A month ago it looked like U.S. residents had seen the last of any government-issued stimulus checks meant to give the rebounding economy a boost. But the possibility now appears to be back on the table.
Although the odds are still stacked against such payments following the most recent unemployment claims report, in late March a few dozen Democratic senators asked President Joe Biden for recurring stimulus payments to Americans for the duration of the pandemic. Their argument continues to circulate. So, never say never.
More important to investors, the previous stimulus checks worked, allowing people to become consumers again, benefiting corporations as a result.
With that as the backdrop, here's a rundown of four stocks that could be buoyed by a fourth round of stimulus checks, whether it comes now or later.
1. Walmart is already ready
It just makes sense that money meant to help individuals meet their basic needs for food and clothing will flow to the name best positioned to sell those items. That's Walmart (NYSE:WMT), which is not only the nation's biggest grocer but the country's second-biggest apparel retailer, according to Wells Fargo. It's also the country's most accessible seller of consumer staples, with 4,743 stores. More than 90% of the U.S. population lives within 10 miles of a Walmart, making it the easiest go-to option for most.
Granted, Walmart is a tough name to own here despite the prospect of more stimulus checks. Both sales and operating earnings are projected to sink slightly in 2021 after last year's heroic, pandemic-driven growth. The world's biggest retailer is also planning to shell out $14 billion on capital expenditures this year, up from its usual outlays of between $10 billion and $11 billion. That's going to crimp the GAAP bottom line more than usual.
With a stock price still down 6% from November's highs -- while most other stocks hit record highs earlier this month -- the market is pricing in the worst-case scenario for Walmart. Even a modest revenue bump could spark a sentiment reversal that sends Walmart shares meaningfully higher.
2. Now boarding Alaska Air Group
While most recipients of stimulus checks will spend that money on food and bills, it would be less-than-honest to say plenty of people aren't in a better financial situation than they were just a few months ago. The Conference Board's look at consumer sentiment in March says after months of progress, optimism is now as high as it's been since the pandemic took hold a year ago.
Moreover, after being effectively trapped at home for the past year, folks are bored and ready to go somewhere else -- anywhere else. A recent survey performed by daily deals outfit Groupon indicated that 26% of consumers are "so #@$%ing ready" to visit a hotel or resort once pandemic restrictions are lifted, just behind the top-rated answer of "hugging friends and family."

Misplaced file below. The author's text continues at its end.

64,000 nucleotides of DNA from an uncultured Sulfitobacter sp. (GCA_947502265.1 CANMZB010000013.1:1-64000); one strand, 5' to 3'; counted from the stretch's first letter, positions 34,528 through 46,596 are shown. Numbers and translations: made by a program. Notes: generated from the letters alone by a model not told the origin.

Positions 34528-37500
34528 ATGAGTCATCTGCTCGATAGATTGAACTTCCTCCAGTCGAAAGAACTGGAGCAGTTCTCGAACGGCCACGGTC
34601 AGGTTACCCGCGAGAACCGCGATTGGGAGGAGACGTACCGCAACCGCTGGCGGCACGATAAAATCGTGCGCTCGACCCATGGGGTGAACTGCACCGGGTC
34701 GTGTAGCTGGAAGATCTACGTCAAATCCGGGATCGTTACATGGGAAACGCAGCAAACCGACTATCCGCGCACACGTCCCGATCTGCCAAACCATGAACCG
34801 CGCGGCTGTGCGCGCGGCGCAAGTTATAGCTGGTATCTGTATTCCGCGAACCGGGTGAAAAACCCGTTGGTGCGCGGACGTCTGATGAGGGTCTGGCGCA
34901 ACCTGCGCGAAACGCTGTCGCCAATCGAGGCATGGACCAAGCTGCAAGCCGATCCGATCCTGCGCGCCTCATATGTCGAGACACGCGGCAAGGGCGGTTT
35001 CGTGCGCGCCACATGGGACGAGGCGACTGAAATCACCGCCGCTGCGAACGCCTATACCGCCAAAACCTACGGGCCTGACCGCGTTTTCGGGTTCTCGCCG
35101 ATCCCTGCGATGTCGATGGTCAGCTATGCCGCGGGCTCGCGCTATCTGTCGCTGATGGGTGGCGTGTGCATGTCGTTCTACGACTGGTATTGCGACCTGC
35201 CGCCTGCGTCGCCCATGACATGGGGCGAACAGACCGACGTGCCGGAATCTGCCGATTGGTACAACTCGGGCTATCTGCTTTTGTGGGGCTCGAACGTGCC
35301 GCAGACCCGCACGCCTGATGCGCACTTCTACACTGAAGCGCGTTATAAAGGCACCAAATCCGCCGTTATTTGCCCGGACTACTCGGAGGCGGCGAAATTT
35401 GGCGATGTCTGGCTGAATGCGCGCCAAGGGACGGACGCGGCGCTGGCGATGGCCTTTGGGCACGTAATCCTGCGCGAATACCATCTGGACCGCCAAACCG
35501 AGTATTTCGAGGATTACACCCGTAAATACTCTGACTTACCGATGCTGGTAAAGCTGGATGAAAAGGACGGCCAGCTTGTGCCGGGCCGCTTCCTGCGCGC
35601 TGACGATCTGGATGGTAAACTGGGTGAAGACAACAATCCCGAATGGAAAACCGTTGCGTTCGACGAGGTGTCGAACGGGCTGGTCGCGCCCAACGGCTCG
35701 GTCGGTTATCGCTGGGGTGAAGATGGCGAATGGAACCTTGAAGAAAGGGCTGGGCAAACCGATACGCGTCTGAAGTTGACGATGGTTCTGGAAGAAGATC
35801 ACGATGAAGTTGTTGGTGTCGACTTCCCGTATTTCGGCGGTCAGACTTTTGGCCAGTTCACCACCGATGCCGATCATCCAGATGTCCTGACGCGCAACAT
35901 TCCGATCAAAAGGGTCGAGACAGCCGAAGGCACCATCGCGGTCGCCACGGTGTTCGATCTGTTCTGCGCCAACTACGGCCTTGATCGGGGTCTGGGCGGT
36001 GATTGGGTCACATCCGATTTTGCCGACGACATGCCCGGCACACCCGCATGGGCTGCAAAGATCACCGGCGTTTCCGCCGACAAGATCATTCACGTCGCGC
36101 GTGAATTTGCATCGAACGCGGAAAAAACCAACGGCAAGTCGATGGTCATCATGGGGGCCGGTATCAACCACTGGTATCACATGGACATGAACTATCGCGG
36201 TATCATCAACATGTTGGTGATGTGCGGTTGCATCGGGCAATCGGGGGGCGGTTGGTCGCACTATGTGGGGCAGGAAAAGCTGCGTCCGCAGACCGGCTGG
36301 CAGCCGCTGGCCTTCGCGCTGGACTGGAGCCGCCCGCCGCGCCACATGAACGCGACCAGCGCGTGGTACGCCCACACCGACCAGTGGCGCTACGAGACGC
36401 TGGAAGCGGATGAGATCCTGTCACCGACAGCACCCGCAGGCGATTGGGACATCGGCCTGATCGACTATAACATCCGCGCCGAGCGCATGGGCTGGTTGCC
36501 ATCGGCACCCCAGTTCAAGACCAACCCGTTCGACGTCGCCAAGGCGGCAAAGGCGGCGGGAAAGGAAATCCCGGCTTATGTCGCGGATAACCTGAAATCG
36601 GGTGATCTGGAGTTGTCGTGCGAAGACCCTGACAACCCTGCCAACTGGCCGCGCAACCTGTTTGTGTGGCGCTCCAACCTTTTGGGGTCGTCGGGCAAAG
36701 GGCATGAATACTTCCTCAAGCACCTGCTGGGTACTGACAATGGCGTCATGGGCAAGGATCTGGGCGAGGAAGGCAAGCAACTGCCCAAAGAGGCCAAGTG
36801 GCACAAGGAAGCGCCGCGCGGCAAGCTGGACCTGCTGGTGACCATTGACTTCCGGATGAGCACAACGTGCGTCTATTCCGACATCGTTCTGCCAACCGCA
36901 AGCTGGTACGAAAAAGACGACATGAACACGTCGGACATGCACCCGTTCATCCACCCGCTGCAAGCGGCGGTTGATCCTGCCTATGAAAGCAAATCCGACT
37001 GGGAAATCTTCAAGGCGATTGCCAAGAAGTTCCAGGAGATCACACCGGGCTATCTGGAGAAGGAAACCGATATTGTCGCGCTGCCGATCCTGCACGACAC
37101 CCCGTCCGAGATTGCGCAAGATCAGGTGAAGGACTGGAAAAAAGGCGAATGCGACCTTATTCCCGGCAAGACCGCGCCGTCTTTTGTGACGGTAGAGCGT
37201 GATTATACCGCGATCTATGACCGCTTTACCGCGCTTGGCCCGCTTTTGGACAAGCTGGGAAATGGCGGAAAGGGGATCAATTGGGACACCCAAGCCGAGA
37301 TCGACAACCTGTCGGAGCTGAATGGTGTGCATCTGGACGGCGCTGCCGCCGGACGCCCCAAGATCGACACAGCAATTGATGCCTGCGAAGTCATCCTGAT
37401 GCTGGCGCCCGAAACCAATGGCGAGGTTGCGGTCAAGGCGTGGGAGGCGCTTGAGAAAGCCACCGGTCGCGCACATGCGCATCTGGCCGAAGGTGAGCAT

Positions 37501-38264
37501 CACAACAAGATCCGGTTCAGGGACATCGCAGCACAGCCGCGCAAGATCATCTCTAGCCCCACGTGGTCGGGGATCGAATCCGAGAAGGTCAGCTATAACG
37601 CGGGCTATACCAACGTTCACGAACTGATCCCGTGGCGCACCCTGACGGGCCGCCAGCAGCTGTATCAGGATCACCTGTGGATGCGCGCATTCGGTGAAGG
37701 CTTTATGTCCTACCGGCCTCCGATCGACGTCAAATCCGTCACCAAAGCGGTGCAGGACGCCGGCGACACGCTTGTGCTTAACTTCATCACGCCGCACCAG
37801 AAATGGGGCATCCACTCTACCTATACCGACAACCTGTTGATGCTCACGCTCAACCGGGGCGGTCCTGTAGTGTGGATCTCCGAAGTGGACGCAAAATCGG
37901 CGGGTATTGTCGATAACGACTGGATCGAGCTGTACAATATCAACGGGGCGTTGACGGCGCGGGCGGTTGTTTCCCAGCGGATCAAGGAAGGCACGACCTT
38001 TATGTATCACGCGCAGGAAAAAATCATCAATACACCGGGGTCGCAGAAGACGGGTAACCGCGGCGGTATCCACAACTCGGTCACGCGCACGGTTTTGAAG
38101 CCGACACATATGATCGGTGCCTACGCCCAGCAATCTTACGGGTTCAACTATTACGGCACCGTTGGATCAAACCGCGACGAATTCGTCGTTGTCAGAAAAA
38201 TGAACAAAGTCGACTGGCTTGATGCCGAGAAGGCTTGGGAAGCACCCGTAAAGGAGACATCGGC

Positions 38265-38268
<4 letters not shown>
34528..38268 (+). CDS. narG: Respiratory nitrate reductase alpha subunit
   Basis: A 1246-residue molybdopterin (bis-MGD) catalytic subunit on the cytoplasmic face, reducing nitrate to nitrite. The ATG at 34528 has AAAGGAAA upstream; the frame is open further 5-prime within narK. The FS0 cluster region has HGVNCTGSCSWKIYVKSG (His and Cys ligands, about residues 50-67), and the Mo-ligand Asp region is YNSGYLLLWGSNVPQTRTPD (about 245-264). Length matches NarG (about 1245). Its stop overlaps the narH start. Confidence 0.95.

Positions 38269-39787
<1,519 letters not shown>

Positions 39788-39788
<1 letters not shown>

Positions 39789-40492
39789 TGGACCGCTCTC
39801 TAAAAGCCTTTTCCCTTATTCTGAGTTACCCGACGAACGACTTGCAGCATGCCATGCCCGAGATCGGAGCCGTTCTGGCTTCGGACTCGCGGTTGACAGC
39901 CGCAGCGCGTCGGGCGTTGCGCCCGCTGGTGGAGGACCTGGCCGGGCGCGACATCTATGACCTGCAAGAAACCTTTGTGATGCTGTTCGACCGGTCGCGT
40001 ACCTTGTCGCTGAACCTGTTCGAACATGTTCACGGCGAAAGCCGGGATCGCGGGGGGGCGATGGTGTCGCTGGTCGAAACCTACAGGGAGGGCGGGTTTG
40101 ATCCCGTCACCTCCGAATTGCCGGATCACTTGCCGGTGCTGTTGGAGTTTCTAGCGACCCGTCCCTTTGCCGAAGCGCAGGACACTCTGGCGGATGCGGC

Translation: A bunch of people are going to be traveling with any "found money" that may come their way this year.
There are plenty of ways to plug into these converging trends, but one of the top ones is a position in regional airline Alaska Air Group (NYSE:ALK).
That could be a tough idea to swallow given some of the turbulence other airlines have bumped into of late. Both United Airlines and Delta Airlines missed last quarter's earnings estimates, for instance. Take a closer look at the news from Alaska Air, though. We're already seeing these green travel shoots starting to sprout. The carrier not only topped last quarter's profit expectations, but it did so by ferrying more passengers than expected. Perhaps most important, Alaska Air swung back to positive cash flow in March.
Connect the dots.
3. Home Depot makes home improvement easy
Finally, add Home Depot (NYSE:HD) to your list of stocks that could be lifted by a fresh round of stimulus checks.
There's a curious trend underway among homeowners. Rather than upgrading by moving, they're investing in improvements where they presently live so they can stay there. In pre-pandemic 2019, Harvard University's Joint Center for Housing Studies said spending on remodels within the U.S. grew 4.8%, extending a longstanding trend. That figure was expected to slow in 2020, and for a short while, it did. With circumstances evolving as the year wore on, however, consumers rekindled their interest in upgrading their living spaces.
The Joint Center for Housing Studies now estimates that growth in the country's remodeling spending will average 4.8% through the first quarter of next year. And, as fellow Fool Parkev Tatevosian points out, now that vaccines are widely available people are feeling increasingly comfortable with letting people into their homes -- including contractors.
It's not clear to what extent this is prompting people to remodel rather than move. In its most recent tally of existing home-selling activity, the National Association of Realtors suggested a lack of supply of homes for sale is not only a major bottleneck but a key driver of rising home values. This of course only prompts more investment in homeowners' existing dwellings.
Home Depot doesn't exactly need help, mind you. Sales for the quarter ending in January were up 25% year over year, capping off 20% revenue growth for the full fiscal year. Earnings grew by double-digit percentages, too. If a slew of households do secure a few more stimulus dollars they don't actually need, Home Depot still stands to be a big beneficiary.